Last week I posted rule 3.7.5, which requires skaters to have their skater number on each arm or sleeve. Today's rule requires that number to be a minimum two inches high. This prevents skaters from having half inch high numbers which are practically invisible during the fast paced action of roller derby. After all, the number on the arm/sleeve is there for visibility, particularly for the referees to be able to properly call penalties on skaters.


Thursday, July 12, 2012 Numbers may be placed on the hip or thigh in addition to the arm/sleeve.

While section 3.7.5 requires skaters to have their skater number visible on their arm or sleeve, nothing prevents them from having it visible on their hip or thigh as well. While it is not common practice at all, some skaters have had their skater number stitched into their uniform bottoms. A skater having her number placed on her hip or thigh is similar to the arm or sleeve as it is on the side of the skater, which makes it easier for a referee to see her number when her back is not visible to the ref. Of course, for this reason, skaters may choose to not make their number more visible, so as to “deter” refs from making calls on them. I can assure every skater, this is not the case.


Wednesday, July 11, 2012

3.7.5 Each skater participating in a bout must visibly display her number on each sleeve or arm. Numbers must be of high contrast and easily legible. Handwritten numbers on the arm are acceptable.

Today’s rule is the one which has made the Sharpie company a lot of money from the roller derby community. Section 3.7.4 has all sorts of requirements for skater numbers on each skater’s back. However, referees can’t always see a skater’s back, therefore the rules require each skater to have her number on her arm for ease of calling penalties. Numbers on a skater’s arm do not have to be handwritten, which is why a lot of people wear customized arm bands with their number on them. However, handwritten numbers are acceptable, which is where the Sharpies come in. However, with Sharpies, the numbers tend to rub off with sweat and contact, and this rule doesn’t require the numbers to be on a skater’s arm only at the beginning of the bout, but throughout the bout. So skaters with handwritten numbers, or any other sort of removable number, must make sure their number is legible throughout the entire bout, or else risk receiving a penalty. Some skaters prefer to write their number on the sleeve of their jersey, or sometimes have it embroidered, printed or ironed on the sleeve. All of these are acceptable, so long as they meet the definition of high contrast and highly legible.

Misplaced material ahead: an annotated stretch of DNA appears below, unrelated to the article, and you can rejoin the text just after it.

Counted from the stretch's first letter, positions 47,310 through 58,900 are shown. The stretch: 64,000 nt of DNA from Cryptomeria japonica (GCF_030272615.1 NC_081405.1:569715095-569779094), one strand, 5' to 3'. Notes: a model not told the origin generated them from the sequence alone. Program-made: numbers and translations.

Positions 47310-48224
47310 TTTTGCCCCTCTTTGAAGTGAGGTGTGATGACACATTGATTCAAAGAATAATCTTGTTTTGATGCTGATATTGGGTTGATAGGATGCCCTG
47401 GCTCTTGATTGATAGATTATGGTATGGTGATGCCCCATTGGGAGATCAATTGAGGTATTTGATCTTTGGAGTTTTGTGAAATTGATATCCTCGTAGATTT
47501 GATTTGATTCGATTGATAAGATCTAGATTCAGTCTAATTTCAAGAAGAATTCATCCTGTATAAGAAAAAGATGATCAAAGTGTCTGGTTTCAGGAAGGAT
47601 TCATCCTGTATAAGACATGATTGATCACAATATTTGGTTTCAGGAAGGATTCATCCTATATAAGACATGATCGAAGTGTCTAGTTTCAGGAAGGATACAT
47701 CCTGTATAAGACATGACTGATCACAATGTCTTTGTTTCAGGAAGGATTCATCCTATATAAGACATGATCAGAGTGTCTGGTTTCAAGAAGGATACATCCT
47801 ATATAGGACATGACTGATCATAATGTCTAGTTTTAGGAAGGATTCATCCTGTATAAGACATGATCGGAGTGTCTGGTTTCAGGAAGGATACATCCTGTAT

Friday, July 6, 2012

6.10.4 Jammers may not initiate engagement with Blockers outside the Engagement Zone. If a Blocker initiates engagement with a Jammer outside the Engagement Zone, the illegally engaged Jammer may counter-block and go unpenalized. Likewise if a Jammer illegally engages a Blocker outside the Engagement Zone that Blocker may counter-block and go unpenalized.

Today’s rule comes from the Out Of Play Penalties section. All too often when a Jammer is racing away from the pack, one of her opponents chases her to get one last chance to engage her. Very often, these chasing opponents leave the engagement zone right on the heels of the Jammer. If the chasing Blocker realizes they are out of play, and decide not to engage the Jammer, the Jammer may also not engage the Blocker, even if they feel threatened. However, if the Jammer decides to engage the out of play Blocker, the Blocker may counterblock legally. This is contrary to other parts of the rules, which explain that counterblocking is held to the same standards as blocking. However, this rule is an exception to all the other rules. To sum up, if a Jammer decides to block an out of play, they will receive an Out Of Play penalty, and the Blocker being engaged may counterblock legally.


Wednesday, July 4, 2012 Scoreboard Operator: A game will have one scoreboard operator. The scoreboard operator posts the score from the scorekeeper and the penalties from the penalty tracker.

Today’s rule comes from the Non-Skating Officials (NSO) section. The Scoreboard Operator is considered an official in a game. While many scoreboard operators also operate the official period clock, and usually the official jam clock, doing so is not required by the rules. The primary responsibility of the scoreboard operator is to post the score from the scorekeeper. That means they should not be posting the score directly from the Jammer refs. Interestingly, this rule also says that the scoreboard operator posts the penalties from the penalty tracker. I have actually never seen this happen, nor heard of it happening, ever. In fact, I don’t know of a roller derby scoreboard program that has this ability. This rule has existed since version 2.1 of the WFTDA rules, so I can only imagine at some point the intent was for penalties to be posted visibly on the scoreboard.